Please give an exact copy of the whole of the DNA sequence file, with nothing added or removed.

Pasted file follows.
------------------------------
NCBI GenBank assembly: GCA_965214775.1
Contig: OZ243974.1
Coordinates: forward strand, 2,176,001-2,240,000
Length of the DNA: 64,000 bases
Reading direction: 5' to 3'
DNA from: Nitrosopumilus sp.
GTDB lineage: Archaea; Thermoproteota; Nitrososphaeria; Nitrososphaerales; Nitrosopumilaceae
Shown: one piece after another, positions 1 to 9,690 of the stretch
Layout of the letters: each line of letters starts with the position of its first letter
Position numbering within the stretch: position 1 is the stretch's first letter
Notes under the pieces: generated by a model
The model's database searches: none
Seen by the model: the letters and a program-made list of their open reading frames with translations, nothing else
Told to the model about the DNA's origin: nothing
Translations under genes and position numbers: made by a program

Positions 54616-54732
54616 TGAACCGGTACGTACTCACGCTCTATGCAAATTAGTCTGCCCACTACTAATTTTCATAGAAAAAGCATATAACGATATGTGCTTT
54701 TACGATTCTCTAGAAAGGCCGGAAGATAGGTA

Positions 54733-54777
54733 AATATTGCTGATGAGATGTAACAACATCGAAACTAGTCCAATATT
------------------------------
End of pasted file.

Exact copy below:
NCBI GenBank assembly: GCA_965214775.1
Contig: OZ243974.1
Coordinates: forward strand, 2,176,001-2,240,000
Length of the DNA: 64,000 bases
Reading direction: 5' to 3'
DNA from: Nitrosopumilus sp.
GTDB lineage: Archaea; Thermoproteota; Nitrososphaeria; Nitrososphaerales; Nitrosopumilaceae
Shown: one piece after another, positions 1 to 9,690 of the stretch
Layout of the letters: each line of letters starts with the position of its first letter
Position numbering within the stretch: position 1 is the stretch's first letter
Notes under the pieces: generated by a model
The model's database searches: none
Seen by the model: the letters and a program-made list of their open reading frames with translations, nothing else
Told to the model about the DNA's origin: nothing
Translations under genes and position numbers: made by a program

Positions 54616-54732
54616 TGAACCGGTACGTACTCACGCTCTATGCAAATTAGTCTGCCCACTACTAATTTTCATAGAAAAAGCATATAACGATATGTGCTTT
54701 TACGATTCTCTAGAAAGGCCGGAAGATAGGTA

Positions 54733-54777
54733 AATATTGCTGATGAGATGTAACAACATCGAAACTAGTCCAATATT